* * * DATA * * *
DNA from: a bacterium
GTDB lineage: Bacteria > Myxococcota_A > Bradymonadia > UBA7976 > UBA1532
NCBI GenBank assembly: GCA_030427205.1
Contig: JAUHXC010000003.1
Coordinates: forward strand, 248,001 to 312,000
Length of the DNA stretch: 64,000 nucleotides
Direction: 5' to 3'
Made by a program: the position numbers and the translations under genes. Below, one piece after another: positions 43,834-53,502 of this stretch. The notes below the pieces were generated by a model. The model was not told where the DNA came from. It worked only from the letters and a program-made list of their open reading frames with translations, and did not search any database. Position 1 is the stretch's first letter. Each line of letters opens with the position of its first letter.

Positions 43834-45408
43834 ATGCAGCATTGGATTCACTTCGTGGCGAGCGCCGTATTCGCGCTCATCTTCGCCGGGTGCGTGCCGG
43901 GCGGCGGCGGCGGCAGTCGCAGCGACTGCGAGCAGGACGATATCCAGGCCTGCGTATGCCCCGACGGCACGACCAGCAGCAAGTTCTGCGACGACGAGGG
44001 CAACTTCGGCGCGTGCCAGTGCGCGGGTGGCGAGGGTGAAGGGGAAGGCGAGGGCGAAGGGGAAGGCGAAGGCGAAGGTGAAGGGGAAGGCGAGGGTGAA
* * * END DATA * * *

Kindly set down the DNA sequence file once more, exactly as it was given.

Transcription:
DNA from: a bacterium
GTDB lineage: Bacteria > Myxococcota_A > Bradymonadia > UBA7976 > UBA1532
NCBI GenBank assembly: GCA_030427205.1
Contig: JAUHXC010000003.1
Coordinates: forward strand, 248,001 to 312,000
Length of the DNA stretch: 64,000 nucleotides
Direction: 5' to 3'
Made by a program: the position numbers and the translations under genes. Below, one piece after another: positions 43,834-53,502 of this stretch. The notes below the pieces were generated by a model. The model was not told where the DNA came from. It worked only from the letters and a program-made list of their open reading frames with translations, and did not search any database. Position 1 is the stretch's first letter. Each line of letters opens with the position of its first letter.

Positions 43834-45408
43834 ATGCAGCATTGGATTCACTTCGTGGCGAGCGCCGTATTCGCGCTCATCTTCGCCGGGTGCGTGCCGG
43901 GCGGCGGCGGCGGCAGTCGCAGCGACTGCGAGCAGGACGATATCCAGGCCTGCGTATGCCCCGACGGCACGACCAGCAGCAAGTTCTGCGACGACGAGGG
44001 CAACTTCGGCGCGTGCCAGTGCGCGGGTGGCGAGGGTGAAGGGGAAGGCGAGGGCGAAGGGGAAGGCGAAGGCGAAGGTGAAGGGGAAGGCGAGGGTGAA